All they care about is that I don’t have a social security number.

That’s all they care about.

Because at the end of the day it’s always about the adults and never about the kids. They don’t care that all I want to do is help build a better tomorrow by teaching our children, by teaching our tomorrow.

So, I am angry. I am angry because I always knew I would get my degree, but I didn’t realize how nasty it was going to feel when I had that degree that states I am capable, and can’t use it. The only way something  will change is if the D.R.E.A.M. Act passes, so I urge everyone to support the D.R.E.A.M. Act and call your senators and representatives.

My degree has just started to gather dust there in it’s frame, hanging on the empty walls, waiting for more decorations of things in frames that record our lives happening, but nothing can happen right now if I’m not allowed to move forward with my education.


A very frustrated teacher


Power Cards

In America, plastic cards give you power of some kind or the other. Growing up, many cards passed my way, many cards came and went, a lot of cards I lost or let expire and could never get back.

I’ve had a Kroger’s card, that gets me a discount everytime I purchase something.
I’ve had a Sam’s club card that you MUST have in you want to shop at Sam’s.
I’ve had a school ID that I used as identification when I flew to California and when I flew to panhandle cities for competitions. The first and only time I’ve ever flown because now I’m an “adult” and I used to have a Texas ID, but that expired a long time ago, and when I tried to renew it it was already too late.
I’ve never had a credit card because when I went off to college and tried to apply for one just in case they rejected me because I couldn’t get one unless I had a co-signer who could show a green card and who would pay for my debt in case my plan all along had been to spend all the money and then run away. I do not have a green card. I do no have a blue card. I do not have any type of card that makes me “American”. But I do have a bank card, that works as both a debit card and a credit card. And even though I was bummed out then, I guess it was all best in the long run because now I don’t have a credit card debt which I’m sure I would’ve accumulated being in college. And when I did start college, I had to go to my New Student Conference and was supposed to do a lot of things that day. I was supposed to sign up for classes, meet with my advisors, get a meal plan, get a parking permit … and of course get an ID because cards are powerful. But I couldn’t get an ID at school because I didn’t have a Texas ID in the first place, and what I could do was come back to Houston, get my parents to go with me to College Station, and have them show their ID as my legal guardians and then, only then, could I get my picture taken for my Texas A&M ID. (That was an issue in itself because my parents already didn’t want me to go). But when I got my school ID, I loved it. I cherished it and guarded it with my life as no one else with the privilege of getting card after card under their name did. Getting my school ID felt better than when my mother dragged me to the Consulado Mexicano to get my Matricula Consular and we waited there for 7 hours just to get this card that looked like I could’ve made myself at home. A card in which my picture was blurry and in which waiters and doormen always have trouble finding my date of birth. A card that has no power, yet the card my mother always reminds me to carry with me when I head out the door, just in case the police stops you, she tells me. What is that going to do? Nothing. I’m still going to either get a big fat ticket for no license or get arrested. The reason I was kicked out of my certification exams because I needed to have a “valid for of ID” — and what constitutes that? Because even FIESTA (the grocery store) won’t validate my matricula consular and I thought FIESTA was “un cachito de lo nuestro”.  But it doesn’t matter because I can shop somewhere else …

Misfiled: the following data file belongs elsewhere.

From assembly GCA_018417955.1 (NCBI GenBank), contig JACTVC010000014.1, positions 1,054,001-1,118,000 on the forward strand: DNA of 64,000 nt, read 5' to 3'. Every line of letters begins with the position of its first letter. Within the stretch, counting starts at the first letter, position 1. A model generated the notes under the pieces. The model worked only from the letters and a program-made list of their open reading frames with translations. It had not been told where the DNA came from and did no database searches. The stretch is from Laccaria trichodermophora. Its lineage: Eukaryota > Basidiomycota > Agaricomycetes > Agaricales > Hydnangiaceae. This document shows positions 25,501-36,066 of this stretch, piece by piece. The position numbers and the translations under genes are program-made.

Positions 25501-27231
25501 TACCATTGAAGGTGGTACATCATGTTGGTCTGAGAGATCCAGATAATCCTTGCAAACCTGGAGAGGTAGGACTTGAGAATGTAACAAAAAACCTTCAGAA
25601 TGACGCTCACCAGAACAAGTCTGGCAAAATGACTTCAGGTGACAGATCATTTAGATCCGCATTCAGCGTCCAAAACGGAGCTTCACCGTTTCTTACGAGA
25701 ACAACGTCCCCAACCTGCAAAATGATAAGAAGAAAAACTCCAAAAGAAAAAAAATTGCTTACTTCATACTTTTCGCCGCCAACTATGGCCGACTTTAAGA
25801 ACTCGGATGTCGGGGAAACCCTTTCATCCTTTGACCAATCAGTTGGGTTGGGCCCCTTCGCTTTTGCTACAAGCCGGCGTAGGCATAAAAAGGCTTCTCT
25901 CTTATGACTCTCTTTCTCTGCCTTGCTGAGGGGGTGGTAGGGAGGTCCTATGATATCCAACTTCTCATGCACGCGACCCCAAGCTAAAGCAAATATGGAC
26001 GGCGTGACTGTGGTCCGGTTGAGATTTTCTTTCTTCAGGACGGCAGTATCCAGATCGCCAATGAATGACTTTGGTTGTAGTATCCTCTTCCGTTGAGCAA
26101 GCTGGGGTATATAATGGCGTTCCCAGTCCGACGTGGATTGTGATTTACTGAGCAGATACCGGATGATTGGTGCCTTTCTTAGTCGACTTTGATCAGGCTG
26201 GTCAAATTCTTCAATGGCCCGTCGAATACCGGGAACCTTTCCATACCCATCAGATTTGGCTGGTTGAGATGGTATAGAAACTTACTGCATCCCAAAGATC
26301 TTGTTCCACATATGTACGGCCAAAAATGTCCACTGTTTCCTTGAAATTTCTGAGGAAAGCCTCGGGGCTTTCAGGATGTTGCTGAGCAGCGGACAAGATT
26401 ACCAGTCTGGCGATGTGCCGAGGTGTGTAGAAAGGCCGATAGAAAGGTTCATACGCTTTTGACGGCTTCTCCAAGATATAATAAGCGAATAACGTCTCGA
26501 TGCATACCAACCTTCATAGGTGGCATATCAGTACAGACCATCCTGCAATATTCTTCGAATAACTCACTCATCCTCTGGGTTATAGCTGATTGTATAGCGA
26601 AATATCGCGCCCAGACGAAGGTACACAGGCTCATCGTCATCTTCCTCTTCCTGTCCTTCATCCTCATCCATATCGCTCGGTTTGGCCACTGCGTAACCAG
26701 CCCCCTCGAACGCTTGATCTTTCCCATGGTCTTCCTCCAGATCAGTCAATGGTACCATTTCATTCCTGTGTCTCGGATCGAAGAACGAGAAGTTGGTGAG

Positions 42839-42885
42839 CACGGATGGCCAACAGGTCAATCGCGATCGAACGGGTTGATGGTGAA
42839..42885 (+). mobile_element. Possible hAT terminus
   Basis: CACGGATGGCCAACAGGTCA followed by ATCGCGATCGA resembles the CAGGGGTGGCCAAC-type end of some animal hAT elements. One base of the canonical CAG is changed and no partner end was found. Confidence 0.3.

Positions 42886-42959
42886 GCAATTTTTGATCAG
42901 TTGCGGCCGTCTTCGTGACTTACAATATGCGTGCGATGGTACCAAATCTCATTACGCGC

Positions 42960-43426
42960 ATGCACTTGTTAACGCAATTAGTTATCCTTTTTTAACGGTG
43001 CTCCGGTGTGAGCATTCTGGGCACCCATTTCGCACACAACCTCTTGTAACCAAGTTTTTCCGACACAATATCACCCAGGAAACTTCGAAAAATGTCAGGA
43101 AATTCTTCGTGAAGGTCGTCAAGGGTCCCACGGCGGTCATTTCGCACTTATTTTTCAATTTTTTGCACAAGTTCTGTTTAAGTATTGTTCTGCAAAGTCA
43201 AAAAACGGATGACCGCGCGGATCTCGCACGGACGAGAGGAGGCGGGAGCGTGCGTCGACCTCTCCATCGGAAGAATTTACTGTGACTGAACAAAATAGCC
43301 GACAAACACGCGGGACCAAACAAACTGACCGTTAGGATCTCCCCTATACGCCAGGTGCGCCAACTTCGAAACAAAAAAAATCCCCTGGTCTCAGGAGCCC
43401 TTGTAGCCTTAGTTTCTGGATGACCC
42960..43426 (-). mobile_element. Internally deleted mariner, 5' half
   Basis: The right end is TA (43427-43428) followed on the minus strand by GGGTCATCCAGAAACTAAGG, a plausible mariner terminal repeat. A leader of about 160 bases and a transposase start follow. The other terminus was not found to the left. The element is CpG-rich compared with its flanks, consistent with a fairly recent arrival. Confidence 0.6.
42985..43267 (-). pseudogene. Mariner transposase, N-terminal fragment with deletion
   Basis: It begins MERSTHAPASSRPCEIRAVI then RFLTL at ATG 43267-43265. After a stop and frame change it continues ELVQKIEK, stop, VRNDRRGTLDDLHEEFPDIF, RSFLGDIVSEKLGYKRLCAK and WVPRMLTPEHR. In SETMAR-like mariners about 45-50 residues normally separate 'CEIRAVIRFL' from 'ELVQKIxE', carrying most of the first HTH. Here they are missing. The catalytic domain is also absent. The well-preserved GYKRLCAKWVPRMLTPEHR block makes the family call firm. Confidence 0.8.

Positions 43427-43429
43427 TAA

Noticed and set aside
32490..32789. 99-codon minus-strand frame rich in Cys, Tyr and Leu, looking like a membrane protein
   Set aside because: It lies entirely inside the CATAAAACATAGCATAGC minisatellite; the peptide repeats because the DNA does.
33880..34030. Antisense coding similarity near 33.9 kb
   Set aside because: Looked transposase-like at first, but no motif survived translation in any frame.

… But when I showed this ID in attempts to renew my Power Card the librarian across the desk said “sorry do you have anything else? This ID is not valid” turning it around, looking at it with a confused look on her face, and returning it to me. Oh, well this is my old Power Card I told her, pulling out my expired card, the card I used to use to check out books every single weekend from the Houston Public Library and I was always on time when returning books. Always. Because I cherish books. I love books. My mother offered to get the card under her name, but it’s not about that anymore, it’s about the principle of the thing. Why can’t I get a card that’s already free? That let’s me borrow books so I can read with my students (I’m sorry but I do not want to go buy The Diary of a Wimpy Kid, I just want to read it with my student).

All I want to do, is be able to check out books. I will return them. I promise. I will not run away with them to Mexico.

© April 2011. T.A.